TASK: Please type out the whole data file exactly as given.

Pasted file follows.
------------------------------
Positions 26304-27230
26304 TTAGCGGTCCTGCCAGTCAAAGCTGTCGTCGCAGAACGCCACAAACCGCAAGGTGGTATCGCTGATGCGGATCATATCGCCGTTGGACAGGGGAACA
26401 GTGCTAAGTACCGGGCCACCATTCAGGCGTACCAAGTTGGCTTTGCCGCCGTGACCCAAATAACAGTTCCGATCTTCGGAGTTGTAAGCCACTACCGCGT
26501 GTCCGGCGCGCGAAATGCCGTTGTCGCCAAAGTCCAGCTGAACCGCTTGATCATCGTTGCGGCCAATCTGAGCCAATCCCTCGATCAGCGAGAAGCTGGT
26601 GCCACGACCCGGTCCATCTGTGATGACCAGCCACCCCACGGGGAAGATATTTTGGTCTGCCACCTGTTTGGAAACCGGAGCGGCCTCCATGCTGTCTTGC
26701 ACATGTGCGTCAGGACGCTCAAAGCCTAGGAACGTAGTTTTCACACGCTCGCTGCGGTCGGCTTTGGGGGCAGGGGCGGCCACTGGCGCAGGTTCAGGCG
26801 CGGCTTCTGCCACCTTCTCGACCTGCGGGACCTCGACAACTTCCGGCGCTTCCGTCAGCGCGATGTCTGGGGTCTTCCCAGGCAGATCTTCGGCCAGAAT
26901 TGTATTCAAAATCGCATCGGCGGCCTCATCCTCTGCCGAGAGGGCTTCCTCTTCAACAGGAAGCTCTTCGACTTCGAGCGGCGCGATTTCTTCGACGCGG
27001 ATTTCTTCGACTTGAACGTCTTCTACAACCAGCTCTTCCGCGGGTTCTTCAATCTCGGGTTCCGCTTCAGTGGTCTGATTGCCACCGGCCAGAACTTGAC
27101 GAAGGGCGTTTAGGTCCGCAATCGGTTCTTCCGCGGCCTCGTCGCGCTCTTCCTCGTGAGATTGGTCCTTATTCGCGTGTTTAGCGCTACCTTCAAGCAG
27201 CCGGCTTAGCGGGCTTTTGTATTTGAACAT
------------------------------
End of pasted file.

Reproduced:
Positions 26304-27230
26304 TTAGCGGTCCTGCCAGTCAAAGCTGTCGTCGCAGAACGCCACAAACCGCAAGGTGGTATCGCTGATGCGGATCATATCGCCGTTGGACAGGGGAACA
26401 GTGCTAAGTACCGGGCCACCATTCAGGCGTACCAAGTTGGCTTTGCCGCCGTGACCCAAATAACAGTTCCGATCTTCGGAGTTGTAAGCCACTACCGCGT
26501 GTCCGGCGCGCGAAATGCCGTTGTCGCCAAAGTCCAGCTGAACCGCTTGATCATCGTTGCGGCCAATCTGAGCCAATCCCTCGATCAGCGAGAAGCTGGT
26601 GCCACGACCCGGTCCATCTGTGATGACCAGCCACCCCACGGGGAAGATATTTTGGTCTGCCACCTGTTTGGAAACCGGAGCGGCCTCCATGCTGTCTTGC
26701 ACATGTGCGTCAGGACGCTCAAAGCCTAGGAACGTAGTTTTCACACGCTCGCTGCGGTCGGCTTTGGGGGCAGGGGCGGCCACTGGCGCAGGTTCAGGCG
26801 CGGCTTCTGCCACCTTCTCGACCTGCGGGACCTCGACAACTTCCGGCGCTTCCGTCAGCGCGATGTCTGGGGTCTTCCCAGGCAGATCTTCGGCCAGAAT
26901 TGTATTCAAAATCGCATCGGCGGCCTCATCCTCTGCCGAGAGGGCTTCCTCTTCAACAGGAAGCTCTTCGACTTCGAGCGGCGCGATTTCTTCGACGCGG
27001 ATTTCTTCGACTTGAACGTCTTCTACAACCAGCTCTTCCGCGGGTTCTTCAATCTCGGGTTCCGCTTCAGTGGTCTGATTGCCACCGGCCAGAACTTGAC
27101 GAAGGGCGTTTAGGTCCGCAATCGGTTCTTCCGCGGCCTCGTCGCGCTCTTCCTCGTGAGATTGGTCCTTATTCGCGTGTTTAGCGCTACCTTCAAGCAG
27201 CCGGCTTAGCGGGCTTTTGTATTTGAACAT